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Just mentioning last year's Arizona Juvenile Justice Evaluation Final Report, the latest and maybe the heftiest in a decadelong flurry of state-funded reports about gang and juvenile crime in Arizona, makes state Representative Kathi Foster sputter.
"How many more times do we have to sit through and rehash what we've been rehashing for 10 years?" she asks. "We know what's going on. It's not getting any better. And we certainly know what works."
Year after year, government studies like this recent one -- produced by Deloitte Touche for $730,000 -- have advocated prevention and intervention. They've called for more effective early-childhood and family-support programs that help steer troubled kids away from joining gangs or becoming criminals.
Study after study has identified prenatal care, mentoring programs, Head Start, full-day kindergarten and after-hours children's programs as the best ways to help distressed families and at-risk kids -- and reduce gang violence and juvenile crime. Studies have hammered at the state for lack of coordination. They've stressed the need to put considerably more state money into effective ways to fix the debilitating circumstances that engulf many children. And they've warned against the state's continued reliance on federal dollars to solve what experts agree are among the most complex and enduring of local problems.
But the state's efforts to fulfill those recommendations have been timid at best, sometimes even negligent.
In recent interviews numerous political leaders told New Times that Arizona's failure to address these problems is partly because politicians don't want to be seen as soft on crime, partly because elected officials are reluctant to interfere with "traditional family values," and partly because of a lack of state funds.
But the "empty pockets" claim, many say, is more a lack of political vision than of money.
"It's not a question of expenditures. It's a question of priorities," says state Senator Tom Freestone, a Republican who co-chairs the SAFE (Safety Answers for Education) Commission, which is studying how to improve the safety of children at and near schools.
Kathi Foster, a Phoenix Democrat, knows firsthand the disconnect between the action on the street and inaction at the state. She represents a patch of central and west Phoenix where gangs and juvenile crime have been prevalent. "I'm a pro-life Democrat," she says, "so I can tell my Republican friends, 'Yes, let's save the babies. But after we save them, we ought to be responsible for them.'"
She and other legislators say the state's failure to fund full-day kindergarten or to help schools pay for preschool programs -- both consistently listed as important components in preventing gang and juvenile crime -- exemplifies government's neglect of the issue.
Foster's area includes Alhambra school district, where student enrollment has been increasing an average of 4 to 10 percent a year over the past decade. Last year, it grew by about 1,000 students -- enough to fill a new school. Educators and community leaders say that many of the young children served by Alhambra schools need full-day kindergarten and some preschool programs, and the district has done its best to provide them.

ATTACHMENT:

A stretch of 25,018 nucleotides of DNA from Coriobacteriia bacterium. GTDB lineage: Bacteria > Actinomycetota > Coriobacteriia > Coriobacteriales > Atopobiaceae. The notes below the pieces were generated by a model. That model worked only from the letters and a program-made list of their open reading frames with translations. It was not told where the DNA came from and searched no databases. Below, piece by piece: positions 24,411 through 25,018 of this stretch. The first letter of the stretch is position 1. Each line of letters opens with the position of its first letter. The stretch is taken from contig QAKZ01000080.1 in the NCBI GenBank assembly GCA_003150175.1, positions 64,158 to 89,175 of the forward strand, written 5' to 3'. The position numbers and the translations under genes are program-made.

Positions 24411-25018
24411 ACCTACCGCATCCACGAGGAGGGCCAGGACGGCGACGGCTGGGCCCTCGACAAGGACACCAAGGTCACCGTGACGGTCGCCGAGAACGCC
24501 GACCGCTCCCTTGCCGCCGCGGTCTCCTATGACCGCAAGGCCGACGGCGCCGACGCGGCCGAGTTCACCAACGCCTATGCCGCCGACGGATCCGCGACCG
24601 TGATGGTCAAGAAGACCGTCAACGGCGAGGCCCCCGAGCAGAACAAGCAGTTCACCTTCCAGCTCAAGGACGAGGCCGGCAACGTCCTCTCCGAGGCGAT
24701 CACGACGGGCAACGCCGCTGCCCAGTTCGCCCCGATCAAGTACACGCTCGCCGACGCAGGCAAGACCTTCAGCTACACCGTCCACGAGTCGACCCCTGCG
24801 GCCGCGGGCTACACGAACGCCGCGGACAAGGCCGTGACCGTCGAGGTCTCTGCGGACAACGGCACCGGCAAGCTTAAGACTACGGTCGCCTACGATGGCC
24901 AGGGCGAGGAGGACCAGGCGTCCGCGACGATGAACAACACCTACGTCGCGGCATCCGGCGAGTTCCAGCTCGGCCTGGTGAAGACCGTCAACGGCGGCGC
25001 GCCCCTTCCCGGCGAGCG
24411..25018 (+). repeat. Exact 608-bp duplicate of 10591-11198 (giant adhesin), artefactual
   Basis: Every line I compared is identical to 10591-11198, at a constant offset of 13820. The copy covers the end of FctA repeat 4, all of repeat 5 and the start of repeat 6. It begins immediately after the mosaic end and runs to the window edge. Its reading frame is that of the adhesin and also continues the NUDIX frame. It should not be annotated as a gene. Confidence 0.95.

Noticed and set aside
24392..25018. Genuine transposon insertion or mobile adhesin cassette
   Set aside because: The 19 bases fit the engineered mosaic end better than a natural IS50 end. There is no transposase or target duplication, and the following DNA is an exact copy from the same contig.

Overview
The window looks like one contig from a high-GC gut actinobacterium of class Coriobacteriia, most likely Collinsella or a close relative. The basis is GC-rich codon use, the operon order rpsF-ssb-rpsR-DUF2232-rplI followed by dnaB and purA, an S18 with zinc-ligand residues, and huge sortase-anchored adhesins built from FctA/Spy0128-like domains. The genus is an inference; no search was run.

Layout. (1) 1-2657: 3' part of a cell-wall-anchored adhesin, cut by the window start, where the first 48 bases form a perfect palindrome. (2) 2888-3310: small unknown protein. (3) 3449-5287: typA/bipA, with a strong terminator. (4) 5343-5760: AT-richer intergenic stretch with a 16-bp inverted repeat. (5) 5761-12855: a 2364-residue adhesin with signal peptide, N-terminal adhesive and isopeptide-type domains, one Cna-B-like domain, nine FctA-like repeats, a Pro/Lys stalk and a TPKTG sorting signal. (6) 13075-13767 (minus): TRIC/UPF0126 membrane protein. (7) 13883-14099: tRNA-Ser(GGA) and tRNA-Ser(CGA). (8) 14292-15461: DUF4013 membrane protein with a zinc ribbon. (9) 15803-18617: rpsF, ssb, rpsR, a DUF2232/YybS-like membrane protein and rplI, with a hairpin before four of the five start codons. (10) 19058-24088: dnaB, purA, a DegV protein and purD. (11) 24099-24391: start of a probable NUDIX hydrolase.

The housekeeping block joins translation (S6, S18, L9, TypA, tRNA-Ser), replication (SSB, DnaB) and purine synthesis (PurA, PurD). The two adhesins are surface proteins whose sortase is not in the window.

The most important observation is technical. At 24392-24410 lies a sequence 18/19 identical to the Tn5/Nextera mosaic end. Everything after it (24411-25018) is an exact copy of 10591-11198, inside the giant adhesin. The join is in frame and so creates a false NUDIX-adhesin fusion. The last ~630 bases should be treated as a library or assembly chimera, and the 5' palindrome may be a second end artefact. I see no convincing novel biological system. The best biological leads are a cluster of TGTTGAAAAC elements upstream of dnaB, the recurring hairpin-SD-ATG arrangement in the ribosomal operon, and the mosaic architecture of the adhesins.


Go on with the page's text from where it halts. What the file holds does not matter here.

But Arizona's formula for funding schools pays for only half-day kindergarten programs and, except through occasional grants, doesn't contribute at all to preschool programs, such as Head Start. That failure to fully fund those programs forces Alhambra and many other school districts to eat the cost of providing them, or cut other needed programs.
"The excuse we used for years was we didn't have good data about prevention and the value of these things," says state Representative Susan Gerard, a Republican whose central Phoenix district has had its share of gang and juvenile problems. "We had small studies and anecdotal stuff about things like Head Start. But now it's clear that early-intervention programs work. So that old excuse isn't valid anymore."
Maurice Portley, presiding judge of the Maricopa County Juvenile Court, says he's convinced that preschools and other early-childhood and family programs are the best possible investments in preventing juvenile crime. "I can sit here as a judge and pontificate like Zeus. But that's not changing a damned thing."
He believes -- and studies show -- that high-quality preschool programs help both children and families because kids are safe and many programs provide meals. Just as important, he adds, "the programs often draw in the families. That's what some kids are missing the most, having parents participating in their education."
He and others contend that the benefits of such programs significantly outweigh their costs. One long-term study of a Head Start-like program, which tracked disadvantaged children into adulthood, estimated that the return on every buck invested in the program was slightly more than seven dollars.
Jodi Beckley, Governor Jane Hull's advisor on human services, says there's no question that more needs to be done in the area of early-childhood programs. She also says the governor is aware of the problem with the education-funding formula, and is looking for ways to fix it.
But she says that, given the legislature's struggle last year to pass the Students First measure to fund schools, the fix isn't likely to occur soon, or come easily. This is the second year of the state's new biennial budget, so few major spending initiatives are likely to be offered. Beckley and many others at the capitol also say that programs straddling the two worlds of family and education -- as many prevention efforts do -- have had a notoriously rough time at the Legislature.